The Avett Brothers
Closer Than Together
For their latest project, Scott and Seth Avett declared they weren’t making a political record; the album would, however, speak on current events of the day. And then they went out and did an album with a lot of political and social commentary on it. Now, if you’ve read this blog any length of time, you know that sort of content will usually perk up my antennae and prompt me to listen to what they have to say. This is my first exposure to this Concord, NC – based Americana group, so I have no history of what they have sounded like, written about, or anything like that over their previous nine studio albums; I have an open mind, though, so I wanted to hear their musings on this one.
As with any artist who sticks their neck out to give an opinion on social and political matters, they face a backlash from fans that don’t share their opinion; as expected, some have roiled against some of the tracks, giving the usual “stick to music” admonishments or other counter argument. Three tracks stick out here for their subject matter: “We Americans” is especially thorny, in that it recalls the mistakes made by the country they staunchly defend and represent… ” A misnamed people and a kidnapped race / Laws may change, but we can’t erase the scars of a nation / Of children devalued and disavowed / Displaced by greed and the arrogance of manifest destiny / Short-sighted to say it was a long time ago / Not even two life times have passed since the days of Lincoln / The sins of Andrew Jackson, the shame of Jim Crow / And time moves slow when the tragedies are beyond description…” Of course, they’re right about what they said, but some folks don’t wanna hear that. Then there’s “Bang Bang“, which addresses their disdain for gratuitously violent movies, and also comments on those gun-loving individuals… ” I live in the country because I love peace and quiet / But all of my neighbors have closets full of machine guns / And every Sunday they’re out there, pretending to be Rambo / And I’m in here pretending like Sunday is still sacred…” Ouch! Finally, there’s “New Woman’s World“, where they contradict the honorable James Brown… “It used to be a man’s world, but we didn’t treat it right / It used to be a man’s world, but all we did was fight / I’m glad it’s finally in the hands of the women and the girls / I can’t wait to see what they do with what’s left of the world…” This song has a decent melody, but this and “Bang Bang‘ both come off as somewhat wimpy and emasculating. As for some of the other tracks here, the back end has some ballads that I actually like- they remind me somewhat of early Elton John – the closer “It’s Raining Today” is especially nice. The single “High Steppin’” includes some electronic flourishes, and is the personal statement of a self-described outsider, while “Tell the Truth” advises the listener to take care of self first, and stop trying to please everyone, at your own expense.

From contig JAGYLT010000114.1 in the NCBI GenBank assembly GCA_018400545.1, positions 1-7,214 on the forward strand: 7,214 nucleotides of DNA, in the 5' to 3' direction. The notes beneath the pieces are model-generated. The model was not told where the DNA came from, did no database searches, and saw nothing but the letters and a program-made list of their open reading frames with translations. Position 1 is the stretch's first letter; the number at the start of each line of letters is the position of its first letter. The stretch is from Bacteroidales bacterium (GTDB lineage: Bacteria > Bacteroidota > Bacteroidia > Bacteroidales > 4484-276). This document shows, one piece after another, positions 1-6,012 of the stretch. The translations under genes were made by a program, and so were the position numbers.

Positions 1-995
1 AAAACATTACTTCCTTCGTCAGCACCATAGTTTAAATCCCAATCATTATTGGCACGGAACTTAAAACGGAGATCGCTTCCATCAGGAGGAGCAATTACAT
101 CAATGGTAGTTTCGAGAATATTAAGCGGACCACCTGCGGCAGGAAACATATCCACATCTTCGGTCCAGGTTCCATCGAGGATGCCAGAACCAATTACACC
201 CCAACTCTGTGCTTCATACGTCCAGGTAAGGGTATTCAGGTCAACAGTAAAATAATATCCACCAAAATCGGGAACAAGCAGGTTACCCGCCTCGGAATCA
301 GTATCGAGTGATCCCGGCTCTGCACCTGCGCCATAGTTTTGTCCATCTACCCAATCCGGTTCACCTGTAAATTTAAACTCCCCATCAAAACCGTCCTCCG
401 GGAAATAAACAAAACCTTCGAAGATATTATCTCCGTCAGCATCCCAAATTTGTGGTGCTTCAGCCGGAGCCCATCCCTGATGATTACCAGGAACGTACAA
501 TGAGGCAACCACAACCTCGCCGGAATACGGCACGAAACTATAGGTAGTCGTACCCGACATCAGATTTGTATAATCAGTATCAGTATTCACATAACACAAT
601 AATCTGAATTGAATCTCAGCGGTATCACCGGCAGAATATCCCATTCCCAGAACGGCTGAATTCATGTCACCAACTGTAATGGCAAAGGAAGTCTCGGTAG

I can certainly appreciate some of the sentiments presented here, although some will find this effort a bit preachy and sanctimonious. Overall, I’m lukewarm to this project – some good tracks, and some weak tracks. Here is the video for “High Steppin‘”…